Each package has a ChangeLog file in its root directory that records all (important) changes to the package. The ChangeLog file consists of entries that provide a description of the change, including the date of the change, and that are sorted last change first. This change information can then be used, for instance, during debugging. When working on a branch, however, recording changes in the ChangeLog file requires special attention. The problem with the ChangeLog file occurs when changes (and their entries) are imported from the trunk. Since these changes have occured concurrently on the trunk and other branches, their dates overlap, and consequently their entries should be interleaved in the ChangeLog file. Interleaving the change information like this is, however, confusing. The solution to this problem is to use a separate ChangeLog file per branch (e.g., ChangeLog.<branch-name>) and record all changes on the branch in this file. This file is added to the branch and grows with every commit. Change entries from imported changes would still simply be added to the normal ChangeLog file. When work on the branch has completed and the changes can be integrated back into the trunk (i.e., "integration branch"), two extra steps are needed. The first step is that after the "svn merge" command (but before the associated commit), an entry is added to the ChangeLog file, which summarizes the whole ChangeLog.<branch-name>. The second step is the removal of the file ChangeLog.<branch-name>, that is, the file is not added/commited to the trunk.
The svnmerge script simplifies the use of branches using the mainline and task branch SCM patterns. In these usage patterns, the Subversion trunk is a stable code line where all new features and bug fixes eventually end up, that is, the trunk is the integration branch. For trivial changes, a developer can simply checkout the trunk and commit its changes directly to the trunk. For changes that have a larger impact and require a longer development effort (the usual case), branches allow independent parallel development with the possibility to commit intermediate changes to the branch. These branches (and their associated working copies) can be kept up-to-date with the trunk using the svnmerge script. Further information can be found at:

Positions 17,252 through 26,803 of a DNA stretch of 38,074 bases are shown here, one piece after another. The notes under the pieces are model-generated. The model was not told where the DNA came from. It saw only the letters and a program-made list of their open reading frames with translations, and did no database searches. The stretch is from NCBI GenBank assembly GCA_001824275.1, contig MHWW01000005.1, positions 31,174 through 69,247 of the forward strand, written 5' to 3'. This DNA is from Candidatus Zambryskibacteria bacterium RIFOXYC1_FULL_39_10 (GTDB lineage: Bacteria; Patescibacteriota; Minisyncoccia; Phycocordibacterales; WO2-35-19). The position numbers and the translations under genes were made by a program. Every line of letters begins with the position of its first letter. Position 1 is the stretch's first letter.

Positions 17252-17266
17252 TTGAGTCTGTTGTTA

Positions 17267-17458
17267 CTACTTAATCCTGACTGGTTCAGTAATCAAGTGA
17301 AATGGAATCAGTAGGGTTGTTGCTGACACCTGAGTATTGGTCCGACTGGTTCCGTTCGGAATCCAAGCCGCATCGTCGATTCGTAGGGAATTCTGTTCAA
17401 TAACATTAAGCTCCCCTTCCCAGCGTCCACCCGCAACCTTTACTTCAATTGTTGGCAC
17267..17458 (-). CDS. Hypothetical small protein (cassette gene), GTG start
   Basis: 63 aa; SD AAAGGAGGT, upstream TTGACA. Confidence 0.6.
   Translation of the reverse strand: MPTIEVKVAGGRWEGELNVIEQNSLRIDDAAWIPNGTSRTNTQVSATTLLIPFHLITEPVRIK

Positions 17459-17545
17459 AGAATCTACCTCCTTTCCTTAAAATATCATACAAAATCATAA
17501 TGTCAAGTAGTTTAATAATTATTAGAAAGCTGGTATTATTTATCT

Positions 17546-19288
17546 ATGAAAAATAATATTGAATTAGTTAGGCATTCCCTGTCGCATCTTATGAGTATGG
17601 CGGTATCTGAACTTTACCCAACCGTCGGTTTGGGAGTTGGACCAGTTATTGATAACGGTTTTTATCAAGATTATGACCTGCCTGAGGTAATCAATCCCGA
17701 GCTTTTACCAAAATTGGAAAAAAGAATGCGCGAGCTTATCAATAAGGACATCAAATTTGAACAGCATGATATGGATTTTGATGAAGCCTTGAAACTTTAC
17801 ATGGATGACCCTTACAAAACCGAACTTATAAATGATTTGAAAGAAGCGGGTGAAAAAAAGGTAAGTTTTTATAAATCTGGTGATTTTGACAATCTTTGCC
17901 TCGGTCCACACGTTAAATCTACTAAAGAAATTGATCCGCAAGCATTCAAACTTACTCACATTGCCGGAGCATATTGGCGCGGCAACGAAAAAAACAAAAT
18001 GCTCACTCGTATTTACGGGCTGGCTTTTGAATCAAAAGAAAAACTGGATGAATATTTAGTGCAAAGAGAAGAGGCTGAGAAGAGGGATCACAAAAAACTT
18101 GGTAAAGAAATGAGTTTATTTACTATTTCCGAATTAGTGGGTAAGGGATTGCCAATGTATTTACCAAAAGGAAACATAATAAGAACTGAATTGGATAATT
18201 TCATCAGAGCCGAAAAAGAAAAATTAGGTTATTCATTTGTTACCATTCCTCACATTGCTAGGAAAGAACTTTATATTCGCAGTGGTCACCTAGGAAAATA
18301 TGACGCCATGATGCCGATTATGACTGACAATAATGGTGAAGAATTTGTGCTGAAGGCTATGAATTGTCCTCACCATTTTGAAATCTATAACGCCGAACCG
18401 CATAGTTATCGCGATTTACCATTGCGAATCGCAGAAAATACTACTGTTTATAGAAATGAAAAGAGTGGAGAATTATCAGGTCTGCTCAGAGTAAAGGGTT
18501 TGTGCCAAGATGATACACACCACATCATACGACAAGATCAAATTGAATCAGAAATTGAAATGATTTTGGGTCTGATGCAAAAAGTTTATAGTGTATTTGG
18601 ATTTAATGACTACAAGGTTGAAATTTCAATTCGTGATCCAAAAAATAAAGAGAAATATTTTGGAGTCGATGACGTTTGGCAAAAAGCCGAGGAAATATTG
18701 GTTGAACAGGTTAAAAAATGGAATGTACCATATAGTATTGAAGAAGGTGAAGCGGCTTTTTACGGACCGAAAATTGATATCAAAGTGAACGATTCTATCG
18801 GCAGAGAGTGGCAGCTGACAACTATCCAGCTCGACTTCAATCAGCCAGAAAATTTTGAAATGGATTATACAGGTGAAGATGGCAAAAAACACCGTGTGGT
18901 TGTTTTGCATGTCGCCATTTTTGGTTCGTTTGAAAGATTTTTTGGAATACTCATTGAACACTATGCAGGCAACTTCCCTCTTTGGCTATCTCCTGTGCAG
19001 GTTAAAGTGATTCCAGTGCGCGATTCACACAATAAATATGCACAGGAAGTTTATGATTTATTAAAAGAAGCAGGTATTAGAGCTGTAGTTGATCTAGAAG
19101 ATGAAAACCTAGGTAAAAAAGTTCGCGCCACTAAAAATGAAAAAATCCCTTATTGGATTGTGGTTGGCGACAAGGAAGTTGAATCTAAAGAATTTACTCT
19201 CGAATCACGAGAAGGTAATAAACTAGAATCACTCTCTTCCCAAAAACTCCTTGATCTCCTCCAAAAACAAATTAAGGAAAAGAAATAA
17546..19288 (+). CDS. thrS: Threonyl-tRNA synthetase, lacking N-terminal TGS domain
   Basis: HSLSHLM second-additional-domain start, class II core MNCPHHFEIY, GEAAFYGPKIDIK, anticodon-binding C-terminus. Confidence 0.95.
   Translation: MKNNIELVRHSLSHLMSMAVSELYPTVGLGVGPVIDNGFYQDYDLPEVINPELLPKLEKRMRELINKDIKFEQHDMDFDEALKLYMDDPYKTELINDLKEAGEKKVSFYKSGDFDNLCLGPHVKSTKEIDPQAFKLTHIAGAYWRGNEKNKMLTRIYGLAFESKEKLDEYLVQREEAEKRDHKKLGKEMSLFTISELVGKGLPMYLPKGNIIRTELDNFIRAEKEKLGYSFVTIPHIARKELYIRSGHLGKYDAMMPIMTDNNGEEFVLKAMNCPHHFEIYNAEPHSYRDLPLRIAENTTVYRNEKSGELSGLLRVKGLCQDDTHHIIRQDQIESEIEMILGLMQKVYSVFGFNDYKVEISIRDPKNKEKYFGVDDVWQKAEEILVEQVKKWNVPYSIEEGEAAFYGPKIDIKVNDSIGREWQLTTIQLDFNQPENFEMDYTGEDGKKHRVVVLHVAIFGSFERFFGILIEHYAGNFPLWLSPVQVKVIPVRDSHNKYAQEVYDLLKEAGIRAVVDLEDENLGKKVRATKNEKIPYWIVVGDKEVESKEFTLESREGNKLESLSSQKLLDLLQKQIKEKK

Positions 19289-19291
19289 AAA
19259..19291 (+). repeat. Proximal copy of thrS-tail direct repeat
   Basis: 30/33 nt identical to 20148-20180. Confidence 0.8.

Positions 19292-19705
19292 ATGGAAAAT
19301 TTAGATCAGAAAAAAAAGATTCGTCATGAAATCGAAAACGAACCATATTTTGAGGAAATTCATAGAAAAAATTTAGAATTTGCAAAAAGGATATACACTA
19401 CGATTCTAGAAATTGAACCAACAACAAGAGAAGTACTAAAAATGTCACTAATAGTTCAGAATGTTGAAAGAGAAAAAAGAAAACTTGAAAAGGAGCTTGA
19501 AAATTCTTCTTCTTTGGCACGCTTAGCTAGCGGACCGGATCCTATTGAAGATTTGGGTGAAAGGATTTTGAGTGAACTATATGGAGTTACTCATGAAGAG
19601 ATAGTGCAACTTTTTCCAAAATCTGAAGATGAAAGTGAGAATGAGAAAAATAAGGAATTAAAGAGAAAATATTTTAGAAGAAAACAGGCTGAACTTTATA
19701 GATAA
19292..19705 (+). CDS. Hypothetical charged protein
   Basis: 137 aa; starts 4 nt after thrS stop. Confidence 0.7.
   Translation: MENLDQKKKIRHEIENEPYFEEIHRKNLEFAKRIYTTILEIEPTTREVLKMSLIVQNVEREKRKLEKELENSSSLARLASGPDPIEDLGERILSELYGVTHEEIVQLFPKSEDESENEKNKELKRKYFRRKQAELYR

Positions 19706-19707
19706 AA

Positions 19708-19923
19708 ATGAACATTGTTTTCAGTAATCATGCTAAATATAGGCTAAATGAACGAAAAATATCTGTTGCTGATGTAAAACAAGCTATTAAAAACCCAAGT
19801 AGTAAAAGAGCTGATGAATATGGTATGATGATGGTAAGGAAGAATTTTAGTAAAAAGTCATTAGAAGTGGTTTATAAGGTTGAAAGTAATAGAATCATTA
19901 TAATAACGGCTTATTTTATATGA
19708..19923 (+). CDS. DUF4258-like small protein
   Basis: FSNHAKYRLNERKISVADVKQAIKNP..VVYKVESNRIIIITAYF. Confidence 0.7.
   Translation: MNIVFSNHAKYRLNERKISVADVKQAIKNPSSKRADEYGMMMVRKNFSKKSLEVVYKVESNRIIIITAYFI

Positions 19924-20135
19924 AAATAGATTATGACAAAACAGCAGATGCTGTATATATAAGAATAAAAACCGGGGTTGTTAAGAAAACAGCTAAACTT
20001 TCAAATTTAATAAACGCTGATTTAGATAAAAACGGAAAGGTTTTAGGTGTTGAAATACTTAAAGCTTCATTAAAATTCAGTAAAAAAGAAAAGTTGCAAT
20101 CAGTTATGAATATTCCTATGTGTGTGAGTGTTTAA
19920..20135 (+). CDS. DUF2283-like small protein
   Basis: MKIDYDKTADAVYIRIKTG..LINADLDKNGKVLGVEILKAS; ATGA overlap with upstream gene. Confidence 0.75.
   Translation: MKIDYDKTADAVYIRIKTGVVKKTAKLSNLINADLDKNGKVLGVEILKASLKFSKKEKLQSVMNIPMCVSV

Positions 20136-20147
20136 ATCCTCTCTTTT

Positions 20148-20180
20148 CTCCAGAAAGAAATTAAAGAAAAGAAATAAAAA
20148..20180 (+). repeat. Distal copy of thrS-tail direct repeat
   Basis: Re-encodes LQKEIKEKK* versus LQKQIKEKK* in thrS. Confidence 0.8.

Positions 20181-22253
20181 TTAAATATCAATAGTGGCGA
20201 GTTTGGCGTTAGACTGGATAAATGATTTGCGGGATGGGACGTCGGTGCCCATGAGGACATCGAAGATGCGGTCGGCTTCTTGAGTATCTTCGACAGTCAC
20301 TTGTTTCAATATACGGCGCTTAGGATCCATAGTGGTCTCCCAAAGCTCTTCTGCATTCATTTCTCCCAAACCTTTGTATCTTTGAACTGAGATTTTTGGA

To ease the writing of correct commit messages the SvnMerge script creates its own commit message, per default in the file svnmerge-commit-message.txt. This file can be read, and edited if needed, during the svn commit.
The following table describes some difference between the use of cvsmerge and svnmerge. Options and arguments for CvsMerge and SvnMerge have been left out. Unlike the CvsMerge script, the SvnMerge operations are all started from the working copy of the branch. It is preferable to give the trunk location explicitly with svnmerge init since svnmerge sometimes computes the wrong location.
|Task||CVS implementation||Subversion implementation|
|Start a branch||cvsmerge begin-branch||svn copy ; svnmerge init ; svn commit|
|Track changes||(not available)||svnmerge avail|
|Merge changes||cvsmerge import-from-trunk cvs commit||svnmerge merge ; svn commit|
|Revert changes||rm cvs update cvsmerge reset-import||svn revert (or) cd ..; rm -rf|
|End a branch||cvsmerge end-branch cvs commit||svn merge svn commit|
svn checkout svn+ssh://svn.cwi.nl/aterm/trunk aterm
svn copy . svn+ssh://svn.cwi.nl/aterm/branches/example
svn switch svn+ssh://svn.cwi.nl/aterm/branches/example
svnmerge init svn+ssh://svn.cwi.nl/aterm/trunk
svn propget svnmerge-integrated . # check the source and revision information
svnmerge avail # check which revisions are available
svnmerge avail -l # check their commit messages
svnmerge avail -d # check their differences
svnmerge merge [-r18694] # merge all, or optionally specific revisions
[... deal with possible conflicts created by svnmerge ...]
[... edit ChangeLog file for this branch ...]
svn checkout svn+ssh://svn.cwi.nl/aterm/trunk aterm
svn merge svn+ssh://svn.cwi.nl/aterm/trunk svn+ssh://svn.cwi.nl/aterm/branches/example
[... deal with possible conflicts created by svn ...]
[... edit the ChangeLog file, merge it with the ChangeLog file local for the branch manually and consistently ...]
svn propdel svnmerge-integrated . # not needed on the trunk